Editor’s note: This essay is one of three Second Prize winners of the Copyblogger Media Essay contest, for which writers had 250 words to discuss why it’s essential to be an online authority.
I was cleaning out my attic and came across a great reminder of my early high school days: a homework assignment called “My friend the Axolotl.”
Back then it was considered “character building” to accumulate knowledge and to find my own answers to questions.
So as I sat there in the faint light of my dusty attic reading about all things axolotl, I started to remember the hours I spent trawling for axolotl information in the nature books at home and the local library.
Nowadays kids have the same kinds of assignments but they don’t have the same kind of approach.
Instead of asking “which book is best for axolotls?” they simply Google “axolotl” and now ask “Which of the 600,000 entries should I click on?”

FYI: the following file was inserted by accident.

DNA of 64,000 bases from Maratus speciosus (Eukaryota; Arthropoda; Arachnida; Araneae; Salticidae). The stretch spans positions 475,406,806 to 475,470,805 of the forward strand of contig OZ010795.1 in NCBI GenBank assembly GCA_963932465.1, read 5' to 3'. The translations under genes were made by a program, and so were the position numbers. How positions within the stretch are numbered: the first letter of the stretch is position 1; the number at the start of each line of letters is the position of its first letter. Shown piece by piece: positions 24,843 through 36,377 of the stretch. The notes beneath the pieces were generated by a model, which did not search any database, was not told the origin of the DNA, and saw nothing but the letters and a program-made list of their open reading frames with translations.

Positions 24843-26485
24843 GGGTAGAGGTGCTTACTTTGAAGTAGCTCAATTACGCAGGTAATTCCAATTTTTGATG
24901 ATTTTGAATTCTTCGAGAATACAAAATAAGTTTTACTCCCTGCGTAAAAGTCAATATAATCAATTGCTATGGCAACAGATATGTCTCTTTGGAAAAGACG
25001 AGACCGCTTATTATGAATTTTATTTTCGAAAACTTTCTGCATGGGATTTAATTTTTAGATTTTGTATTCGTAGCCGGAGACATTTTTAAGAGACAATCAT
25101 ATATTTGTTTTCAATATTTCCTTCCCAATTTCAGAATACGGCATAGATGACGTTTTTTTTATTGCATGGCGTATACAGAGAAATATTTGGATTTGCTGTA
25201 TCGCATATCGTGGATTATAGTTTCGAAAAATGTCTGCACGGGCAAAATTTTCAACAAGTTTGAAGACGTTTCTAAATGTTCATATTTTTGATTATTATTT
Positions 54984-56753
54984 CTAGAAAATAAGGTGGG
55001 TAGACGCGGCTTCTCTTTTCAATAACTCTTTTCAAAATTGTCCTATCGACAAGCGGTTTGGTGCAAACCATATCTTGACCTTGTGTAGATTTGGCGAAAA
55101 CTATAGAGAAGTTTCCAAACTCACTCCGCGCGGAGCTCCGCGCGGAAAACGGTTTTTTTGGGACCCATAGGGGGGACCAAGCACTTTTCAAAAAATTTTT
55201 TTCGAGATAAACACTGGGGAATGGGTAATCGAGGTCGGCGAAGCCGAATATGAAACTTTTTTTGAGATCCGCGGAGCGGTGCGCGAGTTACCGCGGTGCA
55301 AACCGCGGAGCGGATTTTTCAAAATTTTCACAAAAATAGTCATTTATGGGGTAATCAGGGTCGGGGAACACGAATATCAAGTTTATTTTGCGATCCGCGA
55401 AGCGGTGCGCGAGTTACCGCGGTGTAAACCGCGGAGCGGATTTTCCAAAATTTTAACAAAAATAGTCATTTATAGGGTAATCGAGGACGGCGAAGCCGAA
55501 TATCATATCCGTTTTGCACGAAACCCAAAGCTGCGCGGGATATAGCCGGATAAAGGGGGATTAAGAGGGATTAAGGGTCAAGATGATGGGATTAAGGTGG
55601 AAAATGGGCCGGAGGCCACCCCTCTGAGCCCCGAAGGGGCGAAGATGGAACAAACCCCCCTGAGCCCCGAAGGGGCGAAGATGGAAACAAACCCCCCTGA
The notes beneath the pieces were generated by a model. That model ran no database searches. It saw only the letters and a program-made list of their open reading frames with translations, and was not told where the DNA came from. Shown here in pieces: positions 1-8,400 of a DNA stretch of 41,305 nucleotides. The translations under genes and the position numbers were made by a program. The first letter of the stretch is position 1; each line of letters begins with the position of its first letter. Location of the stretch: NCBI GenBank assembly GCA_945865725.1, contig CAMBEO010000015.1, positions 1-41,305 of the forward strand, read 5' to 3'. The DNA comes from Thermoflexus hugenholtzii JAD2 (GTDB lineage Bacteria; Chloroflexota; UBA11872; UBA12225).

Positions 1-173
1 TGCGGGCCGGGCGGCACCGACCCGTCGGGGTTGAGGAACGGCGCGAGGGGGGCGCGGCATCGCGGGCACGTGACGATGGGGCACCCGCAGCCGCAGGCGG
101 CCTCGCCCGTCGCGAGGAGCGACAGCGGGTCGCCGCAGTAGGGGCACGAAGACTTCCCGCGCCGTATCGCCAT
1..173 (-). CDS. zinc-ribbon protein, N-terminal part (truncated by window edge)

Online access means that kids now have a mind-blowing quantity of knowledge that often paralyzes decisions and inhibits actions.
Not surprisingly, that’s also the fundamental issue my clients have.
We, who have an online-based business, need to accept that too much knowledge (like “recreational drugs” and slow drivers in the highway fast lane) is here to stay. It’s not something we will ever control or see decline because of some law or rule.
What we need to do is adjust our attitudes and position ourselves away from “knowing something” to a higher position of being an authority, “being known for something.”
It’s the stand we take that makes us so compelling and gives us real impact online.
As a Second Prize winner, Mark received a one-year membership to Authority. Previously, Grand Prize winner Anthony Sills received a lifetime Authority membership plus a ticket to Authority Intensive, the live content marketing experience we are hosting this May. You can read Anthony’s winning essay here.
And if you want more insight on how 270+ essays were whittled down to five winners, watch the Essay Contest Wrap-Up Hangout with Demian and Jerod. They highlight the specific elements of the winning essays that separated them from the pack.